Revisiting DHB vs. Crabtree

One of the big controversies of the 2009 draft was when then-Oakland Raiders owner Al Davis took Maryland receiver Darrius Heyward-Bey with the No. 7 overall pick. Heyward-Bey wasn’t overly productive in college and he had suspect hands. Still, he was considered a late first-round pick because of his speed and potential.

Three picks after the Heyward-Bey stunner, the Raiders’ cross-bay rival San Francisco 49ers took Michael Crabtree of Texas Tech. Crabtree was the top-ranked receiver in the draft.

When they made it, the Raiders were criticized for the pick, including by me. Heyward-Bey didn’t do himself any favors by catching just 35 passes in his first 25 NFL games. However, Heyward-Bey showed signs of life last season when he caught 64 passes for 975 yards. He still needs to work on his consistency and his hands some, but Heyward-Bey showed in 2011 he can be a productive player.

Crabtree, meanwhile, has been average and has not lived up to his expectations, causing the 49ers to reload at receiver this offseason. Crabtree had 72 catches for 874 yards last season.

In his career, Crabtree has 175 catches for 2,240 yards (a 12.8 per catch average) and 12 touchdowns. Heyward-Bey has 99 catches for 1,465 yards (a 14.8 per catch average) with six touchdowns.

Those statistics indicate Crabtree is the better player. But not so fast.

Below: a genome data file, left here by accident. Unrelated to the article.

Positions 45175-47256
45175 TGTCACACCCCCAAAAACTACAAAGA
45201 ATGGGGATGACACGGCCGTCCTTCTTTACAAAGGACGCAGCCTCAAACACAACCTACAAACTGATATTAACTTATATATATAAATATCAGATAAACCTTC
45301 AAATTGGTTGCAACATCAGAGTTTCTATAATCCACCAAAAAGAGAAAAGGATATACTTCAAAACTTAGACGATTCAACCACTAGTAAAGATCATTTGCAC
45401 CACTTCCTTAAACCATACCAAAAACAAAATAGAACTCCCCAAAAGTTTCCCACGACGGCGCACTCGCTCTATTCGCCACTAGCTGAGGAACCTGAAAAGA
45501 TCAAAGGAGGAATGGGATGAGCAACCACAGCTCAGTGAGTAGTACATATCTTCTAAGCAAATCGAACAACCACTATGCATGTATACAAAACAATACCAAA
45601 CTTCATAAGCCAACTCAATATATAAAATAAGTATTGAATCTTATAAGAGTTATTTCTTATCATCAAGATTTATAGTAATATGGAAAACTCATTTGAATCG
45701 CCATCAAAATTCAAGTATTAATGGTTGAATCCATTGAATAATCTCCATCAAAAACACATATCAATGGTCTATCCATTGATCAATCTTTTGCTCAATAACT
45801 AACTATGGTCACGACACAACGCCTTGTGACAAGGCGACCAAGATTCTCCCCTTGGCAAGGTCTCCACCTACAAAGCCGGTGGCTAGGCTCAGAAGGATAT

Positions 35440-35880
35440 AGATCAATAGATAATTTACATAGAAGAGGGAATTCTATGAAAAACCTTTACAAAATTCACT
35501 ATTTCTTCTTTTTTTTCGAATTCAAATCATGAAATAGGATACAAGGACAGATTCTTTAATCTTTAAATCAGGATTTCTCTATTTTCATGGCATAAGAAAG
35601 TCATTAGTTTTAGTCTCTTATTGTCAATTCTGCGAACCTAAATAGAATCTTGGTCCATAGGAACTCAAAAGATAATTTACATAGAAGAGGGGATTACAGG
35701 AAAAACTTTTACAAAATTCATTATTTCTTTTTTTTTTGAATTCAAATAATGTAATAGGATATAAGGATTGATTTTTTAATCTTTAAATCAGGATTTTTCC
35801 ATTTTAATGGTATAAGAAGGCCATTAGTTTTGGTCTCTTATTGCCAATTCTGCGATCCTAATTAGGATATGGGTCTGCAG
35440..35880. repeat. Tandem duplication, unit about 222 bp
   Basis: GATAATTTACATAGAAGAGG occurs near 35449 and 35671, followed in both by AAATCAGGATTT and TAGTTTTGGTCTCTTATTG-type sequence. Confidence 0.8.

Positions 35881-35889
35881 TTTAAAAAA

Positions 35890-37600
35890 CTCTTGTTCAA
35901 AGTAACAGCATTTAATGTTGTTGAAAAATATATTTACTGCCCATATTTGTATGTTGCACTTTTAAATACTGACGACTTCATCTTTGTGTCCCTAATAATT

In a tweet this week, Matt Williamson of Scouts Inc. wrote he believes Heyward-Bey is becoming a better player. I asked him to expand on that thought for this blog post.

This is what Williamson had to say: “They couldn’t be any more different in terms of styles, but I do think DHB is more dangerous and worries the opponent more right now. He has improved dramatically since entering the NFL and did come to the league at a very young age. His routes and especially his hands are way better than his rookie season. And, of course, he can fly. He doesn’t operate out of the slot and probably won’t be a high volume guy in terms of catches, but he is getting better for sure.”

In the end, the best first-round receivers picked that year could end up being the final four taken as Jeremy Maclin (No. 19), Percy Harvin (No. 22), Hakeem Nicks (No. 29) and Kenny Britt (No. 30) have all produced early in their careers. But if Heyward-Bey can continue to make progress, as Williamson thinks he can, Oakland will be able to justify the pick more than first anticipated.